Bloomberg the Company & Products

Bloomberg Anywhere Login


Connecting decision makers to a dynamic network of information, people and ideas, Bloomberg quickly and accurately delivers business and financial information, news and insight around the world.


Financial Products

Enterprise Products


Customer Support

  • Americas

    +1 212 318 2000

  • Europe, Middle East, & Africa

    +44 20 7330 7500

  • Asia Pacific

    +65 6212 1000


Industry Products

Media Services

Follow Us

Vodafone Wins Return of $500 Million Indian Tax Deposit

March 21 (Bloomberg) -- Vodafone Group Plc received a 25 billion-rupee ($500 million) deposit from the Indian government the same day the country’s Supreme Court rejected a $2.2 billion tax claim against the world’s biggest mobile-phone operator.

The payment, which had been withheld by the Indian government ahead of the court’s ruling, was paid within four hours of the decision yesterday, Chief Financial Officer Andy Halford said in an interview today.

“Yesterday was very encouraging, when they could have deferred it,” Halford said at Bloomberg's offices in London. The Newbury, England-based company hasn’t yet heard whether it will be liable to further tax claims after a planned change in the law, he said.

The Supreme Court yesterday reaffirmed its earlier dismissal of the tax claim after the government last month petitioned it to reconsider its decision. The government last week proposed amending a law to retrospectively tax cross-border transactions, potentially enabling the authorities to enforce the tax claim on Vodafone’s 2007 purchase of Hutchison Whampoa Ltd.’s India operations.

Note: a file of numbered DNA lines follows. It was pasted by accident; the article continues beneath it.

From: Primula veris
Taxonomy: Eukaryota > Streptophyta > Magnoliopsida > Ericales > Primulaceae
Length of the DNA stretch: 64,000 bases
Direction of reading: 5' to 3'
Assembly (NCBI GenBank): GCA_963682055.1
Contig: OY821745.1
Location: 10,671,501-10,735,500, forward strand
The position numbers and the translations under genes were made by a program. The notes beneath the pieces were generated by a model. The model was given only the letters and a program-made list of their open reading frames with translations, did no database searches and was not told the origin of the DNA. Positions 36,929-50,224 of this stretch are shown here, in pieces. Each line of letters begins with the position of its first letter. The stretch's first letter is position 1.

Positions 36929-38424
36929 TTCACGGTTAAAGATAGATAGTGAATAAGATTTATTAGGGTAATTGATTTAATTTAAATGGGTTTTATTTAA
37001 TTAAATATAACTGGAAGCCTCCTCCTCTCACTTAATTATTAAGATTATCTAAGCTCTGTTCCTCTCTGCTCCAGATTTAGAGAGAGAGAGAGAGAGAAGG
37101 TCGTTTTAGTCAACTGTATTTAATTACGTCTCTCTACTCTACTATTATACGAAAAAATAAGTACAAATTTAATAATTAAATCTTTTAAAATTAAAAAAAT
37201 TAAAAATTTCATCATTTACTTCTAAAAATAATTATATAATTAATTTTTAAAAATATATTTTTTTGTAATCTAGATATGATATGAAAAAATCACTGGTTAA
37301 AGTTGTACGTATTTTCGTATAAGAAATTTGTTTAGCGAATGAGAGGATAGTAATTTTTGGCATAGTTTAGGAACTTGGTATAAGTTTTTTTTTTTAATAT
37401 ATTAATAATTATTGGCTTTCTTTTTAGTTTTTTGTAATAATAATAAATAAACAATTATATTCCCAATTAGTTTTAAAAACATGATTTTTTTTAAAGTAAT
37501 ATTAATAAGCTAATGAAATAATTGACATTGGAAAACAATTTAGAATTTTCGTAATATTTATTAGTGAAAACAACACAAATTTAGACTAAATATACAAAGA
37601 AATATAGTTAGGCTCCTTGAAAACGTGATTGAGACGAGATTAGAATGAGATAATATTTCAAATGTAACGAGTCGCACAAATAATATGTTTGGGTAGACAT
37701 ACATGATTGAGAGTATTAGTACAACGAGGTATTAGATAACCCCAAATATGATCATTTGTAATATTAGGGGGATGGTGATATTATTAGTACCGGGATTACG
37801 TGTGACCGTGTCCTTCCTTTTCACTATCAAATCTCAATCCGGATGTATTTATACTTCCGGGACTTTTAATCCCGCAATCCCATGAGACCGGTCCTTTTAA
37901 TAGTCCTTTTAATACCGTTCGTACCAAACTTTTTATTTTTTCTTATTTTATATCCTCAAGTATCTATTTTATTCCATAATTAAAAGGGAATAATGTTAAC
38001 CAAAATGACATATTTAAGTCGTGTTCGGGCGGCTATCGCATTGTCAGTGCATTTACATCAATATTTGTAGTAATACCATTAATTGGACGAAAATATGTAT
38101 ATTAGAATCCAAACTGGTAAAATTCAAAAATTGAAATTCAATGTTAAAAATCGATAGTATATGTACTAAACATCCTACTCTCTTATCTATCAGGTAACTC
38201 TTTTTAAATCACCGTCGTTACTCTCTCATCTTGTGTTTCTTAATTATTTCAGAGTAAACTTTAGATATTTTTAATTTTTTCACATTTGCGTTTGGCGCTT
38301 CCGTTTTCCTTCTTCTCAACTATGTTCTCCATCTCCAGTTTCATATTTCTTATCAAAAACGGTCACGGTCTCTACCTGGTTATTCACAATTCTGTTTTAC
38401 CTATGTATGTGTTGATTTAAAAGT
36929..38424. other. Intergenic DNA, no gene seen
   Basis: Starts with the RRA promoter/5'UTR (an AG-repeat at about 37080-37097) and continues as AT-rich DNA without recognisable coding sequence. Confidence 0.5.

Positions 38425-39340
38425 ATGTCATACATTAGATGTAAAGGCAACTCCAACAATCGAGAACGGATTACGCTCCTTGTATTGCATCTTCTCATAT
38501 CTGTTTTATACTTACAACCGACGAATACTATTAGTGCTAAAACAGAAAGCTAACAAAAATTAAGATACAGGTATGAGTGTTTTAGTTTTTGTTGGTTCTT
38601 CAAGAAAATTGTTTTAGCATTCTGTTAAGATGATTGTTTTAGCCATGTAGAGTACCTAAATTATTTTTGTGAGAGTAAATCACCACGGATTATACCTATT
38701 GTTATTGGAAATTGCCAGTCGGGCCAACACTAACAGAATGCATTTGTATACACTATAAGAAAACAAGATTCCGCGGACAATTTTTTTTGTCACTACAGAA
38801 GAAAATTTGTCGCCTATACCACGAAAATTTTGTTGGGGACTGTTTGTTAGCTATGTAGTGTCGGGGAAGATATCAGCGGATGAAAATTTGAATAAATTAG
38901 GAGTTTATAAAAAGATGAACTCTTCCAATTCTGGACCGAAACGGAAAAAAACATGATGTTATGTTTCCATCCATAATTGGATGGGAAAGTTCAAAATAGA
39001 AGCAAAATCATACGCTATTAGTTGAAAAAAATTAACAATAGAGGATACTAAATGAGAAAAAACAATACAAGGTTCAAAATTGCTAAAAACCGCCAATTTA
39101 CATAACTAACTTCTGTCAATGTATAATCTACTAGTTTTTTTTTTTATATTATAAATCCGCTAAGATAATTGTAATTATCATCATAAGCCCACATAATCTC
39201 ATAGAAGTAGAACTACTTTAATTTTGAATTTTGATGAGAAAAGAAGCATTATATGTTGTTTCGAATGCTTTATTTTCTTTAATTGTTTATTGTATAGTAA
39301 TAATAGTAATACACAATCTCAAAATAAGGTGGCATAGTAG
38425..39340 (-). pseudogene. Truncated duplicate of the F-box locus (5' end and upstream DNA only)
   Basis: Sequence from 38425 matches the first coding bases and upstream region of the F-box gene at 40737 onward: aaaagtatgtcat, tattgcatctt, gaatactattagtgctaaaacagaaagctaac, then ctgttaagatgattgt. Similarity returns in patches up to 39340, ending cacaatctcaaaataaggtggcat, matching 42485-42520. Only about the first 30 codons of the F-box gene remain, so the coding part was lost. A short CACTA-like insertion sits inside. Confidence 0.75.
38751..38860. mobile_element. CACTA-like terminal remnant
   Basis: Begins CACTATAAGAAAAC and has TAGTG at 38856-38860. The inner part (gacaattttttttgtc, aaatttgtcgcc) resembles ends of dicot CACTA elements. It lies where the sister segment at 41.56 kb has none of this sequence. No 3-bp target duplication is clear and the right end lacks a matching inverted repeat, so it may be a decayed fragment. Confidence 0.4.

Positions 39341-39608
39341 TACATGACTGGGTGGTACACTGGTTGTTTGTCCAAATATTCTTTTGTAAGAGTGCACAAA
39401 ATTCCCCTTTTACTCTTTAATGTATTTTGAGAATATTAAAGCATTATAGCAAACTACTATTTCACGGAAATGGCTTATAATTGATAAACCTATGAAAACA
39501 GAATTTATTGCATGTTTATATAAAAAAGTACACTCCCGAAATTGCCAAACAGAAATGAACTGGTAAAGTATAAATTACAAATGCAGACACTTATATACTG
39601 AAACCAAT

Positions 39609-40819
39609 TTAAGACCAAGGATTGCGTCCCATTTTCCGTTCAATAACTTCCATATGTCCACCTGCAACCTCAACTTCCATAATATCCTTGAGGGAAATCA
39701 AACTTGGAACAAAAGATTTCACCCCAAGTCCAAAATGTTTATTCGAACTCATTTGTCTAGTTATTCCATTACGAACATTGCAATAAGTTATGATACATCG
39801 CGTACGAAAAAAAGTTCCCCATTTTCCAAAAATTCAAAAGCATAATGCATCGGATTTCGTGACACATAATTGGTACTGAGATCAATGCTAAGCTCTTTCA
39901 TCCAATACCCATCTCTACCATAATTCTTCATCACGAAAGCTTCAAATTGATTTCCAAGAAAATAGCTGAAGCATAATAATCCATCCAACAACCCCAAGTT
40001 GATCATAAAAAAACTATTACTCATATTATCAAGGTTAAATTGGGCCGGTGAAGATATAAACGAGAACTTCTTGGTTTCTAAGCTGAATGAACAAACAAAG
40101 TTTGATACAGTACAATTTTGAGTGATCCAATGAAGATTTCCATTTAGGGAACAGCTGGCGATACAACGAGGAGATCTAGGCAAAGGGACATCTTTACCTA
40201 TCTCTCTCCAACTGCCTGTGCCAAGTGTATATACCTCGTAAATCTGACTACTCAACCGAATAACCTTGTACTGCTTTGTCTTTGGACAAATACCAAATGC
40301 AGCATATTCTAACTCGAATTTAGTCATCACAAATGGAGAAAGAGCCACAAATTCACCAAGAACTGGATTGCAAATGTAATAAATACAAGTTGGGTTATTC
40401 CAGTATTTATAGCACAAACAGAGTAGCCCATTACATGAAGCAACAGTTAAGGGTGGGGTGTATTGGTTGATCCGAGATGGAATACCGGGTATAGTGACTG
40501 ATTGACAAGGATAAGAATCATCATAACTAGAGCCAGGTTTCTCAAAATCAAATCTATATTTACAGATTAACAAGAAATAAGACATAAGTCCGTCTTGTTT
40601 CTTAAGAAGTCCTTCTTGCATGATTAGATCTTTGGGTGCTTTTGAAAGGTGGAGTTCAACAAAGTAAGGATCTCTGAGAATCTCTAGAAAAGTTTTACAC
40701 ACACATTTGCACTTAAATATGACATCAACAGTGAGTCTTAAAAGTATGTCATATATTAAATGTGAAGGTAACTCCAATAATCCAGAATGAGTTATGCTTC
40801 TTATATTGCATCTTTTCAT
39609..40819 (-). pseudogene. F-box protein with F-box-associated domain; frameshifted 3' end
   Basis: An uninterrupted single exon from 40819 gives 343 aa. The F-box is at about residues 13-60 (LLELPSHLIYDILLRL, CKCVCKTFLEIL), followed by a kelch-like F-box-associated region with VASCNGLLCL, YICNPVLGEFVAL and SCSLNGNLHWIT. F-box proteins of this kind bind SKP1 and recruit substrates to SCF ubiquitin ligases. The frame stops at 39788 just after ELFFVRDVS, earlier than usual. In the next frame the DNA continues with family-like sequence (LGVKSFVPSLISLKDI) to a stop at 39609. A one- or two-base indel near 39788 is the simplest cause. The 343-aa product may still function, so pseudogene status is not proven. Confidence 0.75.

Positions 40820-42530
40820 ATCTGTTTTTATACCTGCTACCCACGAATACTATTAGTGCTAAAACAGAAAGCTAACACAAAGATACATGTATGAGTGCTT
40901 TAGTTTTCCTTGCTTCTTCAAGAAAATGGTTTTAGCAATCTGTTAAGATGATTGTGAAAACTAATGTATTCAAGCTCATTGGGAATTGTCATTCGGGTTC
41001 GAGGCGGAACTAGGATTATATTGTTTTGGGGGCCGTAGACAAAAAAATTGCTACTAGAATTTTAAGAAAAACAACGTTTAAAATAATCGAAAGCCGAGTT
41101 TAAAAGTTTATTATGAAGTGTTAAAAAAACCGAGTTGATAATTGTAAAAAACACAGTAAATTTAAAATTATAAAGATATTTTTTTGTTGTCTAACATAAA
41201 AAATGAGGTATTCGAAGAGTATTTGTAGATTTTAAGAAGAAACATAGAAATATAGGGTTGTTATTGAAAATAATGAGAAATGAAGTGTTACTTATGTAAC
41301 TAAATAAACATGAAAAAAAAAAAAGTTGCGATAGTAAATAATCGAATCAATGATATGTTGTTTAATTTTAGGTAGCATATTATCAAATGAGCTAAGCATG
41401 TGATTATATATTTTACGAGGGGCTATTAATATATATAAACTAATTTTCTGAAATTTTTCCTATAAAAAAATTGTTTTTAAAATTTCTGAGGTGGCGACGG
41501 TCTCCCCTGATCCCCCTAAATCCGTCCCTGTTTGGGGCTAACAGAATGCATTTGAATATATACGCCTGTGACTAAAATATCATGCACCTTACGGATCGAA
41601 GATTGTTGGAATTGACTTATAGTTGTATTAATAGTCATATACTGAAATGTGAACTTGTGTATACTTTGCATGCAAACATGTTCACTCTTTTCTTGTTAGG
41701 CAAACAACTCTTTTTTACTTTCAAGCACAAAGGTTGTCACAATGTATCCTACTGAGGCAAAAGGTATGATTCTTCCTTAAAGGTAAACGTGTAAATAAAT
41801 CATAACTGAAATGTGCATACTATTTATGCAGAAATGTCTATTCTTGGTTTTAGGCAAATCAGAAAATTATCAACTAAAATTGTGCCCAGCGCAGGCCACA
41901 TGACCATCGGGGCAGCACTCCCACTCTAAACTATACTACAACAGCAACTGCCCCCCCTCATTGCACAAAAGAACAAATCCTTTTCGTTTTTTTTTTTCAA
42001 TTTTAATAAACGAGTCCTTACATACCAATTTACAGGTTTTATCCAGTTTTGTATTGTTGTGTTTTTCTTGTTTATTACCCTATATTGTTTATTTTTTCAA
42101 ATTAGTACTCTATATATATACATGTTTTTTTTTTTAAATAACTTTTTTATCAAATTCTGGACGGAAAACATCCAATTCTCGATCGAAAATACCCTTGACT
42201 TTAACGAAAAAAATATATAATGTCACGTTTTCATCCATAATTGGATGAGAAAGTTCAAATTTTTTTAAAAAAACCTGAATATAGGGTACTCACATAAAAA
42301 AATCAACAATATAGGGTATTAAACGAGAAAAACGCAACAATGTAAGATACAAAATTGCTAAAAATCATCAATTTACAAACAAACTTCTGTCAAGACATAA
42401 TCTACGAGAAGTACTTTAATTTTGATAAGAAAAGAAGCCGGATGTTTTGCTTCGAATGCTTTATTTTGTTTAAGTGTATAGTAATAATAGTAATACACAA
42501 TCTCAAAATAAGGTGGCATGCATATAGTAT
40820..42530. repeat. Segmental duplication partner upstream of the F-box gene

The new wording of India’s Income Tax Act would apply to transactions dating back to April 1, 1962.

Vodafone and Hutchison conducted their $10.7 billion transaction offshore, with Vodafone’s Dutch subsidiary, Vodafone International Holdings BV, acquiring CGP Ltd., a Cayman Islands company controlled by Hong Kong-based Hutchison.

Indian IPO

Vodafone, which has been proceeding with plans for an initial public offering of its Indian unit, will have to look again at the level of investment in the country amid the renewed uncertainty, Halford said.

In January, when the Indian Supreme Court rejected the tax claim for the first time, analysts including Sanford C Bernstein’s Robin Bienenstock said an initial public offering of Vodafone’s local mobile-phone unit may value the business at as much as 11.3 billion pounds ($17.9 billion).

Vodafone Chief Executive Officer Vittorio Colao last year said that an Indian IPO could be similar to the share sale of the company’s South African unit. Vodafone kept a 65 percent stake in Vodacom Group Ltd. after the business was listed in 2009.

To contact the reporter on this story: Jonathan Browning in London at

To contact the editor responsible for this story: Kenneth Wong at

Please upgrade your Browser

Your browser is out-of-date. Please download one of these excellent browsers:

Chrome, Firefox, Safari, Opera or Internet Explorer.